How to Become an Electrician

Overview & Salaries

Recommended Degree:
The right degree for you depends on the industry and company you apply for. Those looking for an entry positions need a certificate degree from a technical or trade school. Some states may require electricians to be licensed as well. If you are looking to get into a competitive or advance position, then a earning a masters certificate can help you stand out in the hiring process.

Start your career path today by signing up for free information from one of our accredited technical schools below that offer programs to help get you started as a electrician.

How Much Do Electricians Make? 

  • Electricians: $49,840 (national median salary)
  • Electrical Installers and Repairers: $51,220 (national median salary)

(To see salaries in your state click on the “Best Places to Work” tab up top)

Expected Growth from 2012-2020:

Specialization Options:
Installation, repair, housing, and commercial buildings

(all information above provided by the 2012 BLS Electricians and Electrical Installers and Repaires pages)

Discover the Best Places to Become an Electrician

The state of Texas leads the nation in employment for electricians, with 47,400 currently working statewide, and earning an annual mean wage of $44,110. California is second in employment, where 46,020 electricians occupy positions within the state, and earn an average yearly salary of $63,650.

Electricians work wherever electrical help is needed, which, these days, is almost everywhere. While you may be based in a central office, you will spend most of your day on the field working both indoors and outdoors. Locations may include:

  • Residential homes
  • Schools
  • Stores
  • Hospitals
  • Office buildings
  • Factories
  • Part of a trade contracting team
  • Self-employed/business owner

Employment and Salary Information by State for Electricians

Use our interactive map below to find out which areas of the United States are currently experiencing the greatest amount of growth and job availability for graduates looking for a career in Electrical Work. The associated information has been gathered from the Bureau of Labor statistics, representing data collected in 2012.

Employment and Information Data for Electricians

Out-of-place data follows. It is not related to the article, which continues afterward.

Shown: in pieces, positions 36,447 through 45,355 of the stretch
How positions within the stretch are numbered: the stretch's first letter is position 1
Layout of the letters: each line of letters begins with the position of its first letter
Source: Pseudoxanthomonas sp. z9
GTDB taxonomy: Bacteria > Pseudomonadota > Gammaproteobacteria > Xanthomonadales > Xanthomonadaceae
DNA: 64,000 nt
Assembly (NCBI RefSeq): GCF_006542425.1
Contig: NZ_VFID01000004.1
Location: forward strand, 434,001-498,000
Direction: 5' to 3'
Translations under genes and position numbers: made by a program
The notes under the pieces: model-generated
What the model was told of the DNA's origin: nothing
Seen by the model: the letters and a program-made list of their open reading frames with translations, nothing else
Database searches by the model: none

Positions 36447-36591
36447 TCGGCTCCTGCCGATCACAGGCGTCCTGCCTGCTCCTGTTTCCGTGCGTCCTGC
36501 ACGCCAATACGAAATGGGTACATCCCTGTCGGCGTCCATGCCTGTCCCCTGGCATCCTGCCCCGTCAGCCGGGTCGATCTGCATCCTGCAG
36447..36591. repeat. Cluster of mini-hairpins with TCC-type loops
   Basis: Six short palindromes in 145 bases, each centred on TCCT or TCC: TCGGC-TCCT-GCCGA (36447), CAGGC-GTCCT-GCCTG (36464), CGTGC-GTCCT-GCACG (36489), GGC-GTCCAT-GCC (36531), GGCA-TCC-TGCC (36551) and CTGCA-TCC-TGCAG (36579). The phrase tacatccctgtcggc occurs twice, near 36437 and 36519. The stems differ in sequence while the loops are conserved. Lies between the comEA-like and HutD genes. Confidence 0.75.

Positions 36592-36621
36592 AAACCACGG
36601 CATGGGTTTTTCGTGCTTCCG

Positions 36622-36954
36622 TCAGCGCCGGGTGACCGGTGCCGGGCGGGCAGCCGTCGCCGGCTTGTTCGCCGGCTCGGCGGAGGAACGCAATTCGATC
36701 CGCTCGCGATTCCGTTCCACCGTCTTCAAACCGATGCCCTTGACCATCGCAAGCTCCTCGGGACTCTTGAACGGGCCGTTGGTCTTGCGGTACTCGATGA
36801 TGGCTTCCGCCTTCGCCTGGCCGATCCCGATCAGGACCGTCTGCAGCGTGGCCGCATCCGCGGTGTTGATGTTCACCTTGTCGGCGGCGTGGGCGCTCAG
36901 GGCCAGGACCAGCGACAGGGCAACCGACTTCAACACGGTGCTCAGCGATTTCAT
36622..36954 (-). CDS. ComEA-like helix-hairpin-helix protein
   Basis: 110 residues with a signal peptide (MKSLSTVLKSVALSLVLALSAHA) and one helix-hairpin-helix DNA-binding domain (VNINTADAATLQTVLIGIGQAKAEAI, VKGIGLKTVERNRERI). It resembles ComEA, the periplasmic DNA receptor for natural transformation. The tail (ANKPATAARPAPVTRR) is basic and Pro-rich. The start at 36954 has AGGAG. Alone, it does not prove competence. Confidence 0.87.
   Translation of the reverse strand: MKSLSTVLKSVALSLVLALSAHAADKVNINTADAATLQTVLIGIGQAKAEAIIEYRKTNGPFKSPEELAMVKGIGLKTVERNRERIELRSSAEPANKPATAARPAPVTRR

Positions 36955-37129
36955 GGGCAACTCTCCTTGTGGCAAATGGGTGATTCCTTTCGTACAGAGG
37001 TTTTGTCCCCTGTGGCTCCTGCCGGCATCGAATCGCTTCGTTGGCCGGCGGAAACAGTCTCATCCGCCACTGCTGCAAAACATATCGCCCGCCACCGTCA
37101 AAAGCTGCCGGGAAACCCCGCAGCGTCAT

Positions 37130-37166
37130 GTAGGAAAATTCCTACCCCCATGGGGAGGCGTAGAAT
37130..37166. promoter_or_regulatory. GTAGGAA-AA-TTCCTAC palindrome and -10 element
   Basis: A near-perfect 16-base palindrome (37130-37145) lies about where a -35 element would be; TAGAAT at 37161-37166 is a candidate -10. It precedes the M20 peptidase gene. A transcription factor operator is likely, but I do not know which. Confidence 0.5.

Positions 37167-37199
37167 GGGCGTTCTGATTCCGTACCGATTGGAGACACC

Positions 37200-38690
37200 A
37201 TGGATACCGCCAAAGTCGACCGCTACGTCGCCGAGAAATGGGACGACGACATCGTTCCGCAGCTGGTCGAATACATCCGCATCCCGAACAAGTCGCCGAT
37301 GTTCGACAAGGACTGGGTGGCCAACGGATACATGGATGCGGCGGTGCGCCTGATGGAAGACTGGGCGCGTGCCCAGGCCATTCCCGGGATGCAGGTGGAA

Why You Should Become an Electricians

Every modern building includes an electrical system, including power, communications, lighting and system controls. These electrical systems require installation, construction and maintenance.

Because electricity takes such a central role in modern life, a career as an electrician is a stable and growing profession, enabling you to work anywhere and in a variety of different specialties. Duties of an electrician include, but are not limited to: reading blueprints and diagrams, installing and maintaining lighting systems, identifying and solving electrical problems, following state and local building codes, and training new workers to install, maintain and repair wiring and equipment. As an electrician, you will learn a range of skills and apply them to challenging tasks on an ongoing basis.

Recommended Courses to Help You Become an Electrician

  • Direct Current Fundamentals
  • Alternating Current Fundamentals
  • Trade Mathematics
  • Blueprint Reading
  • National Electric Codes
  • Electric Motor Systems
  • Industrial Electronics
  • Advanced Electrical Theory

Degrees for Electricians Careers

Learning the field of electrical work requires intense training, and most electricians go through a rigorous apprenticeship program before working on their own. But prior to obtaining an apprenticeship, it’s smart to receive a trade school certification. A certification is short (usually 6-12 months) and gives you an overview of the necessary electrical knowledge required to get started in the field.

Residential/Commercial Electrician Certificate
Some colleges offer short certificate programs that include mostly in-class and online education, while others offer two or four year programs whose curriculum also includes on-field training and internships. In addition to a general and hands on knowledge of the electrical field, most schools will also teach you secondary skills that will complement your electrical career, such as mathematics, computer classes, basic science and communication skills.